Does Builders Insurance Cover Fires on Sites?

Caeva O'Callaghan | August 14th, 2023

It’s easy to forget how many flammable materials there are present on a building site. But if your work in progress burns down, are you covered by your builders insurance?

Yes, as long as you have a contractors’ all risks (CAR) policy – and it’s a very good idea to have one – this will cover fire to a building under construction.

This includes extensions, outbuildings, conservatories, and any other building site you’re working on.

In this article, we’ll answer the following questions:

Fire is a very real risk on building sites, as there can be many dry and flammable materials exposed as well as there being electrical works in progress. Read on to find out how you can minimise the risks involved, as well as make sure you have suitable cover.

Builders’ liability vs contractors’ all risks

Generally speaking, builders’ liability insurance covers your business as a builder, and contractors’ all risks (CAR) insurance – not to be confused with “car insurance”, just to make things more complicated! – covers the physical development you are constructing. These are two very different types of insurance. You may need just one, or both, depending on the job you are doing and how your business is set up.

Public liability insurance is the most important part of business insurance, and it protects against liabilities for injury to third parties (non-employees) or their property. It basically protects your clients and their visitors and loved ones against injury or damage – but it will not protect the building site itself.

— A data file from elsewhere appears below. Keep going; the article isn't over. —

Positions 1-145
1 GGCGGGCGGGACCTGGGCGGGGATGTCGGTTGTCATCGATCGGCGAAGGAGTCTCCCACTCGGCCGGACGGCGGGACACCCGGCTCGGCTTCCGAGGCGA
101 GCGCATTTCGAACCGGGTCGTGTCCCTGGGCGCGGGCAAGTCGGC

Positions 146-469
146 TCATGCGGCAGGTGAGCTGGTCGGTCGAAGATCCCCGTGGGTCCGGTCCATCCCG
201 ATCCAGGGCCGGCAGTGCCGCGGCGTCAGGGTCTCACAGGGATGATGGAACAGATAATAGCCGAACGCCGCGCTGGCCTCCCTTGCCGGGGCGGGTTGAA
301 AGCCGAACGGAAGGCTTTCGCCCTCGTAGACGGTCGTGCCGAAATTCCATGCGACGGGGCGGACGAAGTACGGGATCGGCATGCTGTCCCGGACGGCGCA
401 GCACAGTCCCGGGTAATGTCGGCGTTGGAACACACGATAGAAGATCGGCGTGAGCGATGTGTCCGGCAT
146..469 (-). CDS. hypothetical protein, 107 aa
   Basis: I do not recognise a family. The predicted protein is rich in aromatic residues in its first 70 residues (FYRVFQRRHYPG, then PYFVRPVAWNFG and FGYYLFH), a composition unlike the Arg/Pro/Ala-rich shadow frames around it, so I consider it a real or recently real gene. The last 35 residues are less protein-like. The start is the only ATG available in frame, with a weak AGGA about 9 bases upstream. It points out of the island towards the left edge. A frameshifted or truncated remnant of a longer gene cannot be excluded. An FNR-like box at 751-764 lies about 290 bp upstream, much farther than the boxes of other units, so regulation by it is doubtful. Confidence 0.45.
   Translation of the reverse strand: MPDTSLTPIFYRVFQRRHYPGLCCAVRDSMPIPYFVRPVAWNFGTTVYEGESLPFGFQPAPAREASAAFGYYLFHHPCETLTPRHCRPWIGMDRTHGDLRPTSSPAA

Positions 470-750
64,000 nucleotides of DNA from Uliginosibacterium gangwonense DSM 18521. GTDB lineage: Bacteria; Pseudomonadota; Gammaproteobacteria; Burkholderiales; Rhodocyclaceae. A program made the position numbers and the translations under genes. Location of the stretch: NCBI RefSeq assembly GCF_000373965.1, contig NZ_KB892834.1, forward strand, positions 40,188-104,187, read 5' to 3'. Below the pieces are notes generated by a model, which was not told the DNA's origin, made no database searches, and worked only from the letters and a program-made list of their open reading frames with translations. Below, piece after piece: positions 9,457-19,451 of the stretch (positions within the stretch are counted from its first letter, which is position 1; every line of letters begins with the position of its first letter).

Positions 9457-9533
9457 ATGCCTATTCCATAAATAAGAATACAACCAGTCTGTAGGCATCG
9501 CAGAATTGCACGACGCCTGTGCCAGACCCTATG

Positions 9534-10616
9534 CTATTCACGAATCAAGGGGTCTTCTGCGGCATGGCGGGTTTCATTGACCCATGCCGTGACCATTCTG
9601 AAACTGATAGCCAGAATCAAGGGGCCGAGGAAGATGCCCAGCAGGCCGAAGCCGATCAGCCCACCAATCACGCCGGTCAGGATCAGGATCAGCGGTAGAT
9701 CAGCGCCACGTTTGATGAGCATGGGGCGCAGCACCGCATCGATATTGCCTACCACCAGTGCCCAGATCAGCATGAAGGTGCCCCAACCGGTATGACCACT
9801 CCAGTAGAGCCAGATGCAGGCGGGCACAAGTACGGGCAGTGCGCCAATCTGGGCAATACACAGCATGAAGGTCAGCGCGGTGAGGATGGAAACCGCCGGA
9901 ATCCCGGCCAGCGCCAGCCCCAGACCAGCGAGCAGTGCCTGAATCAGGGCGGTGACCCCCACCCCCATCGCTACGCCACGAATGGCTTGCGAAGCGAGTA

For example, if you’re building an extension and accidentally put a power tool through your client’s partition wall, your public liability insurance will cover the cost of the labour and materials involved in the replacement. But if you put the power tool through the extension wall you’re building, this will fall under contractors’ all risks.

Say for example you are building a house and it burns down before you hand it back to the owner, but no one suffered injury because it was empty. Public liability would not cover the disaster, but the cost of the build so far will come back to you thanks to your contractors’’ all risks policy.

What happens if the fire spreads?

This is a worst nightmare scenario – not only has the work in progress burnt down, but the fire has spread to the client’s existing home, or a neighbouring property.

This is why you absolutely need public liability cover in place. Not only will your contractors’ all risks insurance cover the building project you were working on, but your builders’ insurance or extra public liability policy cover the other property which has been damaged or lost.

Each year there are a number of serious fires on construction sites and at buildings undergoing refurbishment. Many could be avoided by careful planning and control of safety measures.

Fire can be a particular hazard in refurbishment work on older houses when there is a lot of dry timber, as well as at the later stages of building jobs where flammable materials such as adhesives, insulating materials and soft furnishings are present.

Self-build insurance and fires

If you’re building your own home, or extending it yourself, you will need a specialist kind of insurance called self-build insurance. This kind of cover is tailored to the largest of DIY projects, including building extensions, conservatories, renovations and refurbishments, as well as full new homes and other intimidating tasks taken on by only the most confident and seasoned self-builders.

Self-build insurance can come with the following cover:

  • Employers’ liability (for any help you hire in)
  • Public liability
  • Products and materials
  • And more

As building a house isn’t for the faint-hearted, getting self-build insurance should be your first and foremost priority.

If you have any questions regarding builders insurance, talk to our experts today so we can find a tailored quote to fit your business.








All Information in this post is accurate as of the date of publishing.